• Deployment On-Premise (local servers) or in a data center can still be an viable option since you are in full control of your systems performance, security and data accessibility. An on-premise system can also have a better performance when daily processing high volume data and transactions. Since you are in full control of your technical infrastructure and you are not dependent on an internet connection as SAAS or IAAS does (higher latency).

In a SAAS ERP model you have limited flexibility in deployment. Some vendors offer the possibility to scale up the underlying infrastructure at a higher price, but in general you are using a SAAS service in a multi-tenant environment, where all customers will have a more or same level of service. The SAAS model provides full security and data accessibility from the vendor.

2. Scalability of license model

In a Hybrid ERP model you buy the amount of licenses that you need. When needed, you can buy additional licenses with the vendor. So scaling up is relatively easy. Scaling down is not possible, except for cancelling your maintenance contract on the users which you don’t need anymore.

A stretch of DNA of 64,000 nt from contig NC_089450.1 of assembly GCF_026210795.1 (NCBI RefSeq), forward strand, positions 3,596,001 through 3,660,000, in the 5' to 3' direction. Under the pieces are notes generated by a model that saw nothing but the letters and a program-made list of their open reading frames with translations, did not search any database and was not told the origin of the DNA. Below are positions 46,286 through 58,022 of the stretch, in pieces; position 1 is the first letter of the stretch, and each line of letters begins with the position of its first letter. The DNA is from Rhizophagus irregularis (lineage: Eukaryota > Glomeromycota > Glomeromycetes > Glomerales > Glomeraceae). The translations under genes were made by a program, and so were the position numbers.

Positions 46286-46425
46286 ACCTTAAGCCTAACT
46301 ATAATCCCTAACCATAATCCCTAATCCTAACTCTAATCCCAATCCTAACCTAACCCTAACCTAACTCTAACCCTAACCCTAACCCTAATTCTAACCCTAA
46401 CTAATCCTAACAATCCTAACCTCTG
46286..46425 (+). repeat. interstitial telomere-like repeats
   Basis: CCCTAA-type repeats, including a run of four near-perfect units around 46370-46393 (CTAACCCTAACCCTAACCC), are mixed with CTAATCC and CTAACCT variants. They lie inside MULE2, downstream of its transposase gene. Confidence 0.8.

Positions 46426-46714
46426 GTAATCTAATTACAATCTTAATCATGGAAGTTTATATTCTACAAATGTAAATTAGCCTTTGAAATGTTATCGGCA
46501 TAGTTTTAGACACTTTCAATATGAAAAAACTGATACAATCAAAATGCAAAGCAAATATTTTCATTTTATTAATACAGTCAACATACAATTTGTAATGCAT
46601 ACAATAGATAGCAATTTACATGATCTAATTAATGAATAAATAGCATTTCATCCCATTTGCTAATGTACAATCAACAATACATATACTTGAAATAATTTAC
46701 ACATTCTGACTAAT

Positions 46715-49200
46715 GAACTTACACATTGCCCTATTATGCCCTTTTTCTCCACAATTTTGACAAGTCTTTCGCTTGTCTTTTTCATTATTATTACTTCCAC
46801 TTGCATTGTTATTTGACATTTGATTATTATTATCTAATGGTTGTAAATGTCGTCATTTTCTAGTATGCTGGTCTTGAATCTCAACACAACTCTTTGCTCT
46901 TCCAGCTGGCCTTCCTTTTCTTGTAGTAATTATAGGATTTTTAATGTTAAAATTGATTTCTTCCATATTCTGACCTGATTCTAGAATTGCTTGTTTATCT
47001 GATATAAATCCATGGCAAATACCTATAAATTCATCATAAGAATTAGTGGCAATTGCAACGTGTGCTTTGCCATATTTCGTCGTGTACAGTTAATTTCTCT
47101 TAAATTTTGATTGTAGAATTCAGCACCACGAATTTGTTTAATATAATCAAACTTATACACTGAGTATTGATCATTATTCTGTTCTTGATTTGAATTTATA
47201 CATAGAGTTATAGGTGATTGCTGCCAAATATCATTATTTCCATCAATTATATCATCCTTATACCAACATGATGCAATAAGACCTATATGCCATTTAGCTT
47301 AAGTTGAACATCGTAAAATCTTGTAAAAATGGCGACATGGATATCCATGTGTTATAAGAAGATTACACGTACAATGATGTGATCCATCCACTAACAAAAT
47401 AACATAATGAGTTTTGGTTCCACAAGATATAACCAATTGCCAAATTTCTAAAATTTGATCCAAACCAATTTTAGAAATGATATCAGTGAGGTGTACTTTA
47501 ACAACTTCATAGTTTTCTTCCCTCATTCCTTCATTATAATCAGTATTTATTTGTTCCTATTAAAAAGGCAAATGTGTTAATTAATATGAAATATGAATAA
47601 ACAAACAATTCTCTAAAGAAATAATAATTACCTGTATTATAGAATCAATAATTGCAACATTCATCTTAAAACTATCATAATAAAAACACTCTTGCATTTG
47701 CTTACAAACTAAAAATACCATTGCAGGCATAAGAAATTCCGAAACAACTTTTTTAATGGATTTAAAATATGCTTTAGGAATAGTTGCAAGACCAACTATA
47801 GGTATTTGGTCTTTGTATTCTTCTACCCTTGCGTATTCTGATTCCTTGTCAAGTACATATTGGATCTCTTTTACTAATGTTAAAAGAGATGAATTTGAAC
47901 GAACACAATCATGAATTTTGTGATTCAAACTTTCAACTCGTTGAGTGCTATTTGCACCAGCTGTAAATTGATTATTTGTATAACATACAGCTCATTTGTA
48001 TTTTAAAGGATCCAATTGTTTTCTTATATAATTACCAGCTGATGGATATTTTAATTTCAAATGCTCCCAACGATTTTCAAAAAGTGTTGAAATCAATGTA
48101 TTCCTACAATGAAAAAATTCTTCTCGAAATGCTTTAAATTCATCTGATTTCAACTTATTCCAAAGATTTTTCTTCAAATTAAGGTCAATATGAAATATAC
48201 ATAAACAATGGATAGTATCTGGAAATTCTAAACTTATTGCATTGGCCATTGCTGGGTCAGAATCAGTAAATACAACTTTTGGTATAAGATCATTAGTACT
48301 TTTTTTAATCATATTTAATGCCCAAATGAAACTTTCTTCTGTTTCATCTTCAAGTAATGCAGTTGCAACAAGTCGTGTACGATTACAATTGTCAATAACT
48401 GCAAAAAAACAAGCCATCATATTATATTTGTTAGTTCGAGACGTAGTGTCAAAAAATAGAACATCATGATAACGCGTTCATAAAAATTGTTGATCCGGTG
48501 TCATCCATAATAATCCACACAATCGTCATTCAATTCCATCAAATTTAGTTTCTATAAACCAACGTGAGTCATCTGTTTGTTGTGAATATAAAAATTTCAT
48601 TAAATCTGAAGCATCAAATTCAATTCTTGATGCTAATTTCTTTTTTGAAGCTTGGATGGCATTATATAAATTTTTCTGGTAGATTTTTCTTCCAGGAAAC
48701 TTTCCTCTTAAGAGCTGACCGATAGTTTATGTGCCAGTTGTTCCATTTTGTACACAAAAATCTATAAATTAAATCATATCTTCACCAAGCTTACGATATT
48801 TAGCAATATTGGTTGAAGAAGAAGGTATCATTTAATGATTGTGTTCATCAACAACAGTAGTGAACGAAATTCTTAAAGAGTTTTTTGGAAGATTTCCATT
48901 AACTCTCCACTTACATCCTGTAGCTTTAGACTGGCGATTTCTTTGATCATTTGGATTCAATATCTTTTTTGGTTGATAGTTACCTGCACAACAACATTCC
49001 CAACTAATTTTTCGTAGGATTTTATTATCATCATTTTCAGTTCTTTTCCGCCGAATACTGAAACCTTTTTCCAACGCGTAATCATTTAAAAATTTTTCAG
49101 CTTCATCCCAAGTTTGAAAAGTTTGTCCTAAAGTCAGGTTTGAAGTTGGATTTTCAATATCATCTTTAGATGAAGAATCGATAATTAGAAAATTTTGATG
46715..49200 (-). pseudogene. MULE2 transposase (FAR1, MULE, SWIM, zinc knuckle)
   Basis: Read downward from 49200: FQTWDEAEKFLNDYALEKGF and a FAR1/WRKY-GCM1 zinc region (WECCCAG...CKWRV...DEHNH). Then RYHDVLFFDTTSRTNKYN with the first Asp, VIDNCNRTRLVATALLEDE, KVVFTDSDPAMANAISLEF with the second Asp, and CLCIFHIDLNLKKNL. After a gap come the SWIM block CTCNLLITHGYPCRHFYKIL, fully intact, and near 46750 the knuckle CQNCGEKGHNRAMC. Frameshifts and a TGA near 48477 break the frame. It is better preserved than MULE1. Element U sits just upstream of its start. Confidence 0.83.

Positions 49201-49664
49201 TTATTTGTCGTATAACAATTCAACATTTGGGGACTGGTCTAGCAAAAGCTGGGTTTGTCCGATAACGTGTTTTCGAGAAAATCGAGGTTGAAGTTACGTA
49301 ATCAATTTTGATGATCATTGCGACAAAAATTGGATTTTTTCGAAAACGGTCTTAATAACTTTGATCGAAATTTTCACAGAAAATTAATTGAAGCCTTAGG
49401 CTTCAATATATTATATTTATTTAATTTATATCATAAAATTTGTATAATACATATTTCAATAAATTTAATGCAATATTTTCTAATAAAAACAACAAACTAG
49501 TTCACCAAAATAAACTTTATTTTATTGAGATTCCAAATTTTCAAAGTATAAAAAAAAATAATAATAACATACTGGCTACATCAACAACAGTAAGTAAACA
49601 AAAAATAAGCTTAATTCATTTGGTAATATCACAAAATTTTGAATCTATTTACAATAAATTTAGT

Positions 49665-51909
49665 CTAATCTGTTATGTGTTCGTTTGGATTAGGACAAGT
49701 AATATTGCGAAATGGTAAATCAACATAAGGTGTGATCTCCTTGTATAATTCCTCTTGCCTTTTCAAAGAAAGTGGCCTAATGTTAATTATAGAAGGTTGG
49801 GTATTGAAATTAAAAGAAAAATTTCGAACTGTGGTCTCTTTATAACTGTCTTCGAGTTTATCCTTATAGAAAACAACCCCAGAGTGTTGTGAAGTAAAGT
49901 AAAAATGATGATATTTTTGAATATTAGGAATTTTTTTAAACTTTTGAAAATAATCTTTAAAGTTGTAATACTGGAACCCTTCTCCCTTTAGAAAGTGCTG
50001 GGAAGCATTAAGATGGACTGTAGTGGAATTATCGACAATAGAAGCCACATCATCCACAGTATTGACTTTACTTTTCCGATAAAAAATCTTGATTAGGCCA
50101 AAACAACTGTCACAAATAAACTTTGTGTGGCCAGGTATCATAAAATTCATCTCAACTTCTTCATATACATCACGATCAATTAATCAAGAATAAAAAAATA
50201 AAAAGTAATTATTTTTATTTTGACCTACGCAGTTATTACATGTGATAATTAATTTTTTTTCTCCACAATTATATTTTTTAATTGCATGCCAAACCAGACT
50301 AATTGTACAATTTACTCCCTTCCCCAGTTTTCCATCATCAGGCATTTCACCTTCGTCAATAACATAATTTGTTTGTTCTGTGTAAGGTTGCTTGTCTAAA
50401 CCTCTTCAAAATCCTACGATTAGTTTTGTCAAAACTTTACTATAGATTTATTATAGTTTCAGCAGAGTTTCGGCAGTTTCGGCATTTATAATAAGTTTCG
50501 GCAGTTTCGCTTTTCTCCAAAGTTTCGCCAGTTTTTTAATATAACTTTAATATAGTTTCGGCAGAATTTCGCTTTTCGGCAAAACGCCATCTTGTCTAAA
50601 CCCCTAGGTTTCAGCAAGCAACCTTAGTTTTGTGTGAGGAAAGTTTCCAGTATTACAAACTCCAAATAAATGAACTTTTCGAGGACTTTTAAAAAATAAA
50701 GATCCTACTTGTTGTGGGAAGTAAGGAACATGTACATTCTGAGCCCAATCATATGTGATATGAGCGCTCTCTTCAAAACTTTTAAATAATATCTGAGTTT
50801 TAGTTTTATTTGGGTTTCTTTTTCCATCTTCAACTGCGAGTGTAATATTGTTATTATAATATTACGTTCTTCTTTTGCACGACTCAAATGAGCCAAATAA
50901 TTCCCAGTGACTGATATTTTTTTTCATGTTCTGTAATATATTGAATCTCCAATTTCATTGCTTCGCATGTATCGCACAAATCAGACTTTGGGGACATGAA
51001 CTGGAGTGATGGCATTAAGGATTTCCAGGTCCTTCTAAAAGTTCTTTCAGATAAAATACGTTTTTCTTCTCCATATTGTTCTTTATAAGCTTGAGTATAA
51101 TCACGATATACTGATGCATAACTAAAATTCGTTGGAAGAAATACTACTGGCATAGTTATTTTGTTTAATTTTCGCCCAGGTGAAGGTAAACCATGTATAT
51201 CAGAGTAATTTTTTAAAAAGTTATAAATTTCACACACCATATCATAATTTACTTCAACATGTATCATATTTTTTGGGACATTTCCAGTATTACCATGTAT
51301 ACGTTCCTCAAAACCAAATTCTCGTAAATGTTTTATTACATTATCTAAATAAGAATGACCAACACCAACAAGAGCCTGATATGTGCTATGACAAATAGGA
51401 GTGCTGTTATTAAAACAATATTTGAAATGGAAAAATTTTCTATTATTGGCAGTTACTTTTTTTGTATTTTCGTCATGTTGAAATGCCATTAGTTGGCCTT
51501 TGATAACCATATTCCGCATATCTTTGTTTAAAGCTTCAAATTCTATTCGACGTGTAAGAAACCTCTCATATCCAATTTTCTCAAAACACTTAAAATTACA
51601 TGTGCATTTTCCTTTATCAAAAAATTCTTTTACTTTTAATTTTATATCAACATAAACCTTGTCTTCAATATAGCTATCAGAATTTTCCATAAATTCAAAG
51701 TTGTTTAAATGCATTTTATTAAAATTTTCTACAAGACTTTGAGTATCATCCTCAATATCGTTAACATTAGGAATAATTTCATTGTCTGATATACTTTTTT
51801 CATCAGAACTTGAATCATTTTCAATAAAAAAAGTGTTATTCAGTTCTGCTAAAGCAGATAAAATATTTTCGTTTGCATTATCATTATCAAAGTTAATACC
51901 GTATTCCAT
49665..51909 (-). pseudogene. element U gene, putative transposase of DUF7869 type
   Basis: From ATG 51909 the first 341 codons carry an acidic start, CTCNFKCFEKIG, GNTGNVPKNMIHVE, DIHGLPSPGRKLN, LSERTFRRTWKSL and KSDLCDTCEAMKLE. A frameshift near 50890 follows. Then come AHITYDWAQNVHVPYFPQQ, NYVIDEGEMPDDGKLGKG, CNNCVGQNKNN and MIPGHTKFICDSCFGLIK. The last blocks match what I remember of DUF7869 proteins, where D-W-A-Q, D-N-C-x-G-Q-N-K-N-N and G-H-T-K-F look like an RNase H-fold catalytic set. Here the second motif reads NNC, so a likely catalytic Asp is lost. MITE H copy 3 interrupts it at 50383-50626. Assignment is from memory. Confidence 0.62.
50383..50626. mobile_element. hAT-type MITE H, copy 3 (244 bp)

In a SAAS model you can formally scale up and down when you need more or less users. In practice there are some limitations to this, as many businesses decide to buy an large number of users for a longer contract period to get higher discounts. In that case scaling down can only be done after the contract terminates. In many cases this reduces the option to scale down. Scaling up is never a problem.

3. Support

A SAAS ERP comes with full support for the standard application including regular upgrades, issue and bug solving, helpdesk for logging tickets etc. In most situations, the SAAS model offers a limited flexibility in support models and might not provide all the support you need. Support of customizations, integrations and other applications is usually not a part of the SAAS service offering. This will in most cases be done by a service or implementation partner at additional cost.